First, consider this: Chicago is building on its red-light camera system.
Earlier this month, the state Senate swiftly approved a bill authorizing Chicago to add speeding cameras to existing red-light cameras near schools and parks. Violators will pay as much as $100.
Now consider this: Los Angeles, Houston, Albuquerque, New Mexico and Colorado Springs, Colo., put the brakes on their programs.
If other cities are killing their red-light programs, why is Chicago adding to it?
When the bill kicks in July 1, red-light cameras in safety zones—park and school properties plus a one-eighth mile radius—will also clock drivers’ speed.
Exceeding the limit by 5 to 10 mph earns a $50 ticket; 11 mph or more, $100. Drivers will be fined only between the hours of 6 a.m. to 8:30 p.m. Monday through Thursday and until 9 p.m. on Fridays.
A Chicago traffic blog, the Expired Meter, obtained data that was used in justifying the bill from the Chicago Department of Transportation. The study, completed earlier this year. shows 25 percent of cars speed through school zones, in which the speed limit is 20 mph. But it doesn’t say where these school zones are.
The study monitored traffic for two months. However, data from a 2008 study looks at speeding over four weeks at 8100 S. Western Ave. There’s a red-light camera one block north on Western and 79th, next to St. Rita High School.
The study counted cars driving 40 mph or faster between the hours of 6 a.m. and 6 p.m., Tuesday through Saturday. Leaving out Saturday violations, there were 9,881 speeding incidents. If the bill existed then, tickets would have generated almost a million dollars at that intersection alone – $988,100.
But Mayor Rahm Emanuel said it’s not about money, but kids’ safety.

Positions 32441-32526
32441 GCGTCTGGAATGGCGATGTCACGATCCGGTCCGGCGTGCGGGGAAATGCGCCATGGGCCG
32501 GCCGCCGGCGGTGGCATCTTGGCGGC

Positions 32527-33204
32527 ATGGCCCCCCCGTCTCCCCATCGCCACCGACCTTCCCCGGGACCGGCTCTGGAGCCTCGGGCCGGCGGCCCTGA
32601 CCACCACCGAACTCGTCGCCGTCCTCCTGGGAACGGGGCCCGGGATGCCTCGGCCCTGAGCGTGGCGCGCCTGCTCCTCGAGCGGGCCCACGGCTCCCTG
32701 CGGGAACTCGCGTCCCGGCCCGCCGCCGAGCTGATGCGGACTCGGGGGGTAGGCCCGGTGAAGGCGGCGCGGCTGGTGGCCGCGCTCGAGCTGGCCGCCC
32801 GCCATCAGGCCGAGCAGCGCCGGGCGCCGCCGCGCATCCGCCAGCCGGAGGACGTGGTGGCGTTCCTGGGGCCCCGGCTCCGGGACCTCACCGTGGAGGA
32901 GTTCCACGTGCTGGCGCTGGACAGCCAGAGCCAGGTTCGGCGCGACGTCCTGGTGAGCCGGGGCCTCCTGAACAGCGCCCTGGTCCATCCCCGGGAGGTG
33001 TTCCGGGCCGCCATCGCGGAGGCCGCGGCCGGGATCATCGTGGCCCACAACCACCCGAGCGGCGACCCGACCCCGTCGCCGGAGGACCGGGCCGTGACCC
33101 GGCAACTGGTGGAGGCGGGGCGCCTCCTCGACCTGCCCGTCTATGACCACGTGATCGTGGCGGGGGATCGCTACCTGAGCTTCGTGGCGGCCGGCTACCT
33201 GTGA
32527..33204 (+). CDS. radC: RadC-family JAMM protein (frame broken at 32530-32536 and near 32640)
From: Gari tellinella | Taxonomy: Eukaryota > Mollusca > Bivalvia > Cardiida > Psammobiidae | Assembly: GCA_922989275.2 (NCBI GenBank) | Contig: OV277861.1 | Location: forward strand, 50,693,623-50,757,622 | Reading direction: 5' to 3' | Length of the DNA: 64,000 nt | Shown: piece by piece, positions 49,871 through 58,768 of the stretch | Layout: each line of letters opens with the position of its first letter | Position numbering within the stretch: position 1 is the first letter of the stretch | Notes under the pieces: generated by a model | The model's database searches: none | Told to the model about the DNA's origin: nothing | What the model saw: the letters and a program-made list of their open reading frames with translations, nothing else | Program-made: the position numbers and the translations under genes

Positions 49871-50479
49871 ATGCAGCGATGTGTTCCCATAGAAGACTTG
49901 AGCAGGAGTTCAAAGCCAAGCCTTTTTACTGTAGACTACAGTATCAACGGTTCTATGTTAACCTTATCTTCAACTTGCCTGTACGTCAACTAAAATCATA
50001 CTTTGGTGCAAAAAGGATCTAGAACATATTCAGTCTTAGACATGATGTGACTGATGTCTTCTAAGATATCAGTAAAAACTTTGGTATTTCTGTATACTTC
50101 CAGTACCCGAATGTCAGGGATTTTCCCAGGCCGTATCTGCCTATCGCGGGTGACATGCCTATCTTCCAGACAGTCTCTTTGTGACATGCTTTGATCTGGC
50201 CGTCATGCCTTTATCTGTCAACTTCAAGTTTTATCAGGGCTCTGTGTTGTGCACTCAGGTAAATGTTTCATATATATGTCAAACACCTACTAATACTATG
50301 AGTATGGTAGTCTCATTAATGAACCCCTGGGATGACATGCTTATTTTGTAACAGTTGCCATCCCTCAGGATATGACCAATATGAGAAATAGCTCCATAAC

A new CDOT report that surveyed crashes between 2005 and 2009 shows kids aged 5 to 14 made up about 16 percent of pedestrian injuries. Adults aged 30 to 59 were included in the most crashes during that time, almost twice as many as the kids.
Roy Lucke, division manager of the Center for Public Safety at Northwestern University, said studies show that speeding cameras do their jobs, but it’s treating a symptom instead of the problem.
“Kids at marked crossings are not overinvolved in crashes, but will the areas be safer?” Lucke said. “Literature tends to say yes.”
But the Federal Highway Administration maintains extensive guidelines about engineering speed limits for a reason. “There’s a true science in setting speed limits,” Lucke said, and sticking to it is the key.
Another issue with the bill is that, like the red-light cameras, there’s no consequence beyond a fine for these speeding tickets, Lucke said. Citations issued by police officers could affect insurance rates and driving records.
But a spokeswoman for one auto insurer said camera-issued tickets are just as detrimental as officer-issued ones: Leah Knapp, media contact at Progressive Auto Insurance, said regardless of where they come from, tickets do affect policy holders’ insurance.
Lucke said that a ticket by itself, with no repercussions such as traffic school, does not accomplish the stated goals of the cameras.
If Chicago wants to send a message, he said, there should be a greater cost than a fine.